Cite This Page:

University of Texas Health Science Center at San Antonio. "Aging, obsolete cells prime the lungs for pneumonia." ScienceDaily. ScienceDaily, 27 May 2011. <www.sciencedaily.com/releases/2011/05/110526131242.htm>.
University of Texas Health Science Center at San Antonio. (2011, May 27). Aging, obsolete cells prime the lungs for pneumonia. ScienceDaily. Retrieved July 23, 2014 from www.sciencedaily.com/releases/2011/05/110526131242.htm
University of Texas Health Science Center at San Antonio. "Aging, obsolete cells prime the lungs for pneumonia." ScienceDaily. www.sciencedaily.com/releases/2011/05/110526131242.htm (accessed July 23, 2014).

Share This




More Health & Medicine News

Wednesday, July 23, 2014

Featured Research

from universities, journals, and other organizations


Featured Videos

from AP, Reuters, AFP, and other news services

Courts Conflicted Over Healthcare Law

Courts Conflicted Over Healthcare Law

AP (July 22, 2014) Two federal appeals courts issued conflicting rulings Tuesday on the legality of the federally-run healthcare exchange that operates in 36 states. (July 22) Video provided by AP
Powered by NewsLook.com
Why Do People Believe We Only Use 10 Percent Of Our Brains?

Why Do People Believe We Only Use 10 Percent Of Our Brains?

Newsy (July 22, 2014) The new sci-fi thriller "Lucy" is making people question whether we really use all our brainpower. But, as scientists have insisted for years, we do. Video provided by Newsy
Powered by NewsLook.com
Scientists Find New Way To Make Human Platelets

Scientists Find New Way To Make Human Platelets

Newsy (July 22, 2014) Boston scientists have discovered a new way to create fully functioning human platelets using a bioreactor and human stem cells. Video provided by Newsy
Powered by NewsLook.com
Gilead's $1000-a-Pill Drug Could Cure Hep C in HIV-Positive People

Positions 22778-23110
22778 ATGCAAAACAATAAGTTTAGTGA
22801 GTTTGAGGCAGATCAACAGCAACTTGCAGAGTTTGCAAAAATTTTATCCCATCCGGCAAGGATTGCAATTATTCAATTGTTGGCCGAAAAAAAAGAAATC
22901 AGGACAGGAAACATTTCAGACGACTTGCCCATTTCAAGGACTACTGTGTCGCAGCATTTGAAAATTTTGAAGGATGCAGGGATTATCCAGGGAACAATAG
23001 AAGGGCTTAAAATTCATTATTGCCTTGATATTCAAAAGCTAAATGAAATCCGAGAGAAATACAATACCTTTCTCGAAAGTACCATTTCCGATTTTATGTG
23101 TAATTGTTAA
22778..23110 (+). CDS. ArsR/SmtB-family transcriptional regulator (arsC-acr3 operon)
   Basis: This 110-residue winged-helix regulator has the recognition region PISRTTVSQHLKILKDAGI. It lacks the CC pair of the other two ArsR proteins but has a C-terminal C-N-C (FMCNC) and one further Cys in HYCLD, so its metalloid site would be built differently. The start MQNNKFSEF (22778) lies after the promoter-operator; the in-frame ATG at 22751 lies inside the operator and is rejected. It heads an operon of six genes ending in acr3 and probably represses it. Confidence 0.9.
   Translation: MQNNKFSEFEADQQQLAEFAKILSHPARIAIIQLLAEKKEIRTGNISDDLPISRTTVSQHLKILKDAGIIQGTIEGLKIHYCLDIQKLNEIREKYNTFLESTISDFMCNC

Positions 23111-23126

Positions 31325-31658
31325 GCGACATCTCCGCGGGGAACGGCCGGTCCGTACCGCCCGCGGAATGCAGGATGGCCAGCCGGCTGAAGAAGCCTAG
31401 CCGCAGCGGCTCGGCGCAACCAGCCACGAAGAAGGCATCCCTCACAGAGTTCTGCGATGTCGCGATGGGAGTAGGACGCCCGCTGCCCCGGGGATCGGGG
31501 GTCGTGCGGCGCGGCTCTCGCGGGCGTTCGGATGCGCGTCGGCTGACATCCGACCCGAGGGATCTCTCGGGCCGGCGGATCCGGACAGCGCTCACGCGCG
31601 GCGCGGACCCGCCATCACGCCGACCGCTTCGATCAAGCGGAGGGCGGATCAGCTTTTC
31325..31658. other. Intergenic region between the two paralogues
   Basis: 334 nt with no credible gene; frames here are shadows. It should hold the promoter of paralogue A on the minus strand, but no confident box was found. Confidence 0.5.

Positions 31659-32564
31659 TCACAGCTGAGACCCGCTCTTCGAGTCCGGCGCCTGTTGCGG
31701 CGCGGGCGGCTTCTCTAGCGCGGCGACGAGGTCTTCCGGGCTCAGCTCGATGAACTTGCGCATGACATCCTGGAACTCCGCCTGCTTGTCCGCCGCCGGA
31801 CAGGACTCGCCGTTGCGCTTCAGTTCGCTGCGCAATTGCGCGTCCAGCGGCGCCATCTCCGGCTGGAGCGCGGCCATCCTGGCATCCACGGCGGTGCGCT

Gilead's $1000-a-Pill Drug Could Cure Hep C in HIV-Positive People

TheStreet (July 21, 2014) New research shows Gilead Science's drug Sovaldi helps in curing hepatitis C in those who suffer from HIV. In a medical study, the combination of Gilead's Hep C drug with anti-viral drug Ribavirin cured 76% of HIV-positive patients suffering from the most common hepatitis C strain. Hepatitis C and related complications have been a top cause of death in HIV-positive patients. Typical medication used to treat the disease, including interferon proteins, tended to react badly with HIV drugs. However, Sovaldi's %1,000-a-pill price tag could limit the number of patients able to access the treatment. TheStreet's Keris Lahiff reports from New York. Video provided by TheStreet
Powered by NewsLook.com

Search ScienceDaily

Number of stories in archives: 140,361

Find with keyword(s):
Enter a keyword or phrase to search ScienceDaily for related topics and research stories.

Save/Print:
Share:

Breaking News:
from the past week

In Other News

... from NewsDaily.com

Science News

Health News

Environment News

Technology News



Save/Print:
Share:

Free Subscriptions


Get the latest science news with ScienceDaily's free email newsletters, updated daily and weekly. Or view hourly updated newsfeeds in your RSS reader:

Get Social & Mobile


Keep up to date with the latest news from ScienceDaily via social networks and mobile apps:

Have Feedback?


Tell us what you think of ScienceDaily -- we welcome both positive and negative comments. Have any problems using the site? Questions?
Mobile: iPhone Android Web
Follow: Facebook Twitter Google+
Subscribe: RSS Feeds Email Newsletters
Latest Headlines Health & Medicine Mind & Brain Space & Time Matter & Energy Computers & Math Plants & Animals Earth & Climate Fossils & Ruins